• Was the contempt proven beyond a reasonable doubt?

“The contempt power is not to be used as an instrument of coercion to secure the payment of debts or to vent their anger at the judgment debtor, however justified that anger might be. The administration of justice is long past using imprisonment as a coercive measure to compel debtors to pay their debts. The contempt power is used to facilitate the judgment enforcement process not to return to the days of debtors prisons where persons were imprisoned simply because of an inability to pay their debts.”

Justice Perell tells that the imprisonment of judgment debtors in aid of execution of judgment has a long and fascinating legal history in England and Canada. As explained by Professor Dunlop, by the procedure known as capias ad respondendum, which has roots back to the thirteenth century, the sheriff was commanded to take (‘capias’); which means arrest the debtor, and take him to jail until the case went to judgment and then to keep the debtor  there until the debt was paid.screen-shot-2016-10-20-at-12-45-32

In England there were debtors prisons. In Upper Canada, the debtors were part of the general prison population. In his text, Professor Oliver notes that in 1836, 2,304 inmates, including six women, (48%) of a prison population of 4,726 inmates, were debtors and not convicts.

Over the centuries, the law was reformed in England and Canada and a creditor’s rights to imprison a debtor disappeared, and those rights were replaced by an expansion of the remedies against the property – but not the person – of the judgment debtor. It was in this context of a law reform movement to replace the imprisonment of debtors with an effective enforcement mechanism that the contempt power must be understood.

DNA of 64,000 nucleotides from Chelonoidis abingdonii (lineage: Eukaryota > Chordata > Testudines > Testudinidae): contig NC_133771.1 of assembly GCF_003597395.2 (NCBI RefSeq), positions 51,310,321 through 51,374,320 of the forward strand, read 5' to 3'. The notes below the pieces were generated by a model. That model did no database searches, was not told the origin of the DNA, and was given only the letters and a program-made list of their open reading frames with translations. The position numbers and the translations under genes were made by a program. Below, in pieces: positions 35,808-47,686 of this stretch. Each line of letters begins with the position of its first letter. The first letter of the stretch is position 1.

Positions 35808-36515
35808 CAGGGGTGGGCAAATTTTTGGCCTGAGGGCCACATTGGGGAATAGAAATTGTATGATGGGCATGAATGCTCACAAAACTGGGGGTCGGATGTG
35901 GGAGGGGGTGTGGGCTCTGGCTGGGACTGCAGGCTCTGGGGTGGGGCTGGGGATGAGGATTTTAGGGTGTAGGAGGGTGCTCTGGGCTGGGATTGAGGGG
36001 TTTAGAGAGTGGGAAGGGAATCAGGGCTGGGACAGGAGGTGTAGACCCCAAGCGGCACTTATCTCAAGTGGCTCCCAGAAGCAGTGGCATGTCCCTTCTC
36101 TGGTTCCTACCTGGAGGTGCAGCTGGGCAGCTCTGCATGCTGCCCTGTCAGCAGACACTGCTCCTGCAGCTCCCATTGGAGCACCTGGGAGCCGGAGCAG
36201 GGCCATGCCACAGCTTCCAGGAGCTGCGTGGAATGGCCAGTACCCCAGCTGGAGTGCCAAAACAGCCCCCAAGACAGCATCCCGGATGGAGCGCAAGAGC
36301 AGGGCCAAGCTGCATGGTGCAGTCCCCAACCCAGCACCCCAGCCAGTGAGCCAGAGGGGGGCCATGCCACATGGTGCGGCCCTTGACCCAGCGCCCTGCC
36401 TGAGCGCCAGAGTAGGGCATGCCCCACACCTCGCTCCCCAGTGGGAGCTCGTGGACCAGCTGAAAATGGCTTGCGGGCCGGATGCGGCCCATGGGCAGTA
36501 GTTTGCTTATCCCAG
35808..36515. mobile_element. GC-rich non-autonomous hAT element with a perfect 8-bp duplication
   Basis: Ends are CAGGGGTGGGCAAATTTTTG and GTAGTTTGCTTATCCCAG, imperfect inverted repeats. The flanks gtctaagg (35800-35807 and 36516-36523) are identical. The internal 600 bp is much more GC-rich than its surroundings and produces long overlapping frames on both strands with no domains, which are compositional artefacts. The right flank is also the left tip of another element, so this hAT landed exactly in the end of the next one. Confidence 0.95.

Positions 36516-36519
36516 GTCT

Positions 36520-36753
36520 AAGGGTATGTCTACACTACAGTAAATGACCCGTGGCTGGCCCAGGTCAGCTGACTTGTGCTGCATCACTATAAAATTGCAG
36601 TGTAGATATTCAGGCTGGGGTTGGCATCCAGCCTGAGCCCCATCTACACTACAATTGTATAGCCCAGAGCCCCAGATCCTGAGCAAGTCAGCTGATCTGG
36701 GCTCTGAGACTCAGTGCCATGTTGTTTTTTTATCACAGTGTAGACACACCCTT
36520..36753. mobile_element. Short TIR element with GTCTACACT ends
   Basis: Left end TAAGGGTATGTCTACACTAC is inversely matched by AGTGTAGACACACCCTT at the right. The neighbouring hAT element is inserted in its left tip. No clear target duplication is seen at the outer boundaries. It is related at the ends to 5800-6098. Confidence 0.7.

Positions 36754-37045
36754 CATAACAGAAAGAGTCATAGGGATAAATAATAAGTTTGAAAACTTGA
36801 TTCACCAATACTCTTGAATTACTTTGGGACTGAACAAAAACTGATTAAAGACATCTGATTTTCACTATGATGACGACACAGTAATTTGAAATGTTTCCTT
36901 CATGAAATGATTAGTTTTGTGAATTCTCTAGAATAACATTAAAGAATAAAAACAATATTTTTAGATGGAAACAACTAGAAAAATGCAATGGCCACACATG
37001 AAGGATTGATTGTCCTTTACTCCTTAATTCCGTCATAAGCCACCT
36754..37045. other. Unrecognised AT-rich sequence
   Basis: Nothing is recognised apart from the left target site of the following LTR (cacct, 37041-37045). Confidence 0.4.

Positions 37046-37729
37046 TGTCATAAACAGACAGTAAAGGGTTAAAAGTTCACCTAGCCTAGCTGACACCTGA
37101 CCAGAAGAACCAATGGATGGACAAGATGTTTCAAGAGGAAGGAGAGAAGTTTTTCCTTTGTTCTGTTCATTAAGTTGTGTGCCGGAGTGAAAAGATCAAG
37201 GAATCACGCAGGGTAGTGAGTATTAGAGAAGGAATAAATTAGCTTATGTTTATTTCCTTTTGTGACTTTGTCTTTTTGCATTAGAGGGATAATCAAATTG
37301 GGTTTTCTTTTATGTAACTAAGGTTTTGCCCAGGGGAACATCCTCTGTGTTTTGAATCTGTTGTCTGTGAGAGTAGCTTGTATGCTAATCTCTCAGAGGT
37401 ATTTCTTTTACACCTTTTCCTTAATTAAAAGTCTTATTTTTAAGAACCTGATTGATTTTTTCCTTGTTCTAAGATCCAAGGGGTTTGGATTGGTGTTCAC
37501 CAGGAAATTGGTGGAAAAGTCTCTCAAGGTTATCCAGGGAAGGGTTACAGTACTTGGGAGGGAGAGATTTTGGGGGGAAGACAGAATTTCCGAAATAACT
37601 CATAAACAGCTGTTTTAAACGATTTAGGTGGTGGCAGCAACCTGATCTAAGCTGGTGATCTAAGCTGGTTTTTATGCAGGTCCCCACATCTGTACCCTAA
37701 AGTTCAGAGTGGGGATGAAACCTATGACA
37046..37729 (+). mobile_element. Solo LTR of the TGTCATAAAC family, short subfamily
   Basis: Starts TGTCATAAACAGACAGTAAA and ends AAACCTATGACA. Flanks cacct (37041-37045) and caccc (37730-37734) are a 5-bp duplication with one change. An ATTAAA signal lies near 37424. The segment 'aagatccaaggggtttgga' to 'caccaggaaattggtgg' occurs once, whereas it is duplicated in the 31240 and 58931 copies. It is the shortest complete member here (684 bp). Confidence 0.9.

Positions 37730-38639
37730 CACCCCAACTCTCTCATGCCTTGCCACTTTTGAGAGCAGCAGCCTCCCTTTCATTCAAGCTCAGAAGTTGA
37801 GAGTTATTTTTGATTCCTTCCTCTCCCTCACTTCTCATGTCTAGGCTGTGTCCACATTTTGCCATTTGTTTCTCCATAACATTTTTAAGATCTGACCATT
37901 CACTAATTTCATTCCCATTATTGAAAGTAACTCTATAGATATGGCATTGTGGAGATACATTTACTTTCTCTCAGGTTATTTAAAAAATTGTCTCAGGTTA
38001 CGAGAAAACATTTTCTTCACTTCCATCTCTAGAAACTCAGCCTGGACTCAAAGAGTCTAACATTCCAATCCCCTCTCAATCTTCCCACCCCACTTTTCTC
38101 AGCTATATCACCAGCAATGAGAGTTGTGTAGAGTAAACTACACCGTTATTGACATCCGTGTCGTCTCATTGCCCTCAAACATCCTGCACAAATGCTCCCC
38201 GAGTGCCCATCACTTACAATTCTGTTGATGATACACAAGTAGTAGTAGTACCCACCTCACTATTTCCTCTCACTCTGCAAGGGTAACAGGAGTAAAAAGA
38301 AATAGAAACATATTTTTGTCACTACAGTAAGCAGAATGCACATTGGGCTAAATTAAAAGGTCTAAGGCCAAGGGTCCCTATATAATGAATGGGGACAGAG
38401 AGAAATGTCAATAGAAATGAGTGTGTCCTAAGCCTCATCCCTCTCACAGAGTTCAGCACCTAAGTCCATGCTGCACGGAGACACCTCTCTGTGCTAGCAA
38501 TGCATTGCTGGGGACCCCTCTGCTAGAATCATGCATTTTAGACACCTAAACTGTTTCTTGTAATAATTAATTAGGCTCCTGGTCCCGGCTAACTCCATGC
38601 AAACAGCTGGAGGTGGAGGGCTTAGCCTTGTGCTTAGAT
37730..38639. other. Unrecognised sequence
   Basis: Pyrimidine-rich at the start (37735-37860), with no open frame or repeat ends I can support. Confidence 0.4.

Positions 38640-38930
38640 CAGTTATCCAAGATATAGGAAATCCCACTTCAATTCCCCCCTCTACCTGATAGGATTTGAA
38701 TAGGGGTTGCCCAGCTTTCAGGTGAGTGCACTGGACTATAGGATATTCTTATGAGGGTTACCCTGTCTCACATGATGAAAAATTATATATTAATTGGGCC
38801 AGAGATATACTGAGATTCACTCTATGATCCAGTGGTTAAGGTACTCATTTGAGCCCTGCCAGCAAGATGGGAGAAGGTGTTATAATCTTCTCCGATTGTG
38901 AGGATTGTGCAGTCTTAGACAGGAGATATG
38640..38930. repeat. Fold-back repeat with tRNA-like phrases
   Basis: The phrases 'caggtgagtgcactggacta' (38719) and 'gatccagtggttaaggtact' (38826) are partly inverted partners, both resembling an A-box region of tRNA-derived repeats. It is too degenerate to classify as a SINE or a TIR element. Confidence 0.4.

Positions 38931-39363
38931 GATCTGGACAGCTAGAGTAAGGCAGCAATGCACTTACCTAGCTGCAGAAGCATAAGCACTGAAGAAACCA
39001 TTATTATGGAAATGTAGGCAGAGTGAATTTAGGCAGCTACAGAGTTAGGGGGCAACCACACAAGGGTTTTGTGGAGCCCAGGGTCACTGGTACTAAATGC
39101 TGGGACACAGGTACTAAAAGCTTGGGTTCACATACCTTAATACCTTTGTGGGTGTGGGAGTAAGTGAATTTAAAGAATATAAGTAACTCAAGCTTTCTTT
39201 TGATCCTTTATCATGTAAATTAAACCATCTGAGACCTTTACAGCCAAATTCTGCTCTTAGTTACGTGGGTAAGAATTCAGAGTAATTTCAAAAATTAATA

Interplay between criminal and civil fraud recovery

While what Justice Perell referred to as debtor’s jail may no longer exist, the Ontario Court of Appeal has apparently brought it back in another form which we characterize as ‘fine-in-lieu-of-forfeiture’ jail.

In R. v. Angelis (2016), released in September 2016, the story is told of another sociopathic fraudster who continued to commit his frauds even while on release from criminal charges for fraud. As mentioned above, I previously published a story on this case. I often advise fraud victims that civil litigation should be the foundation of their fraud recovery efforts. The Court of Appeal supports this position: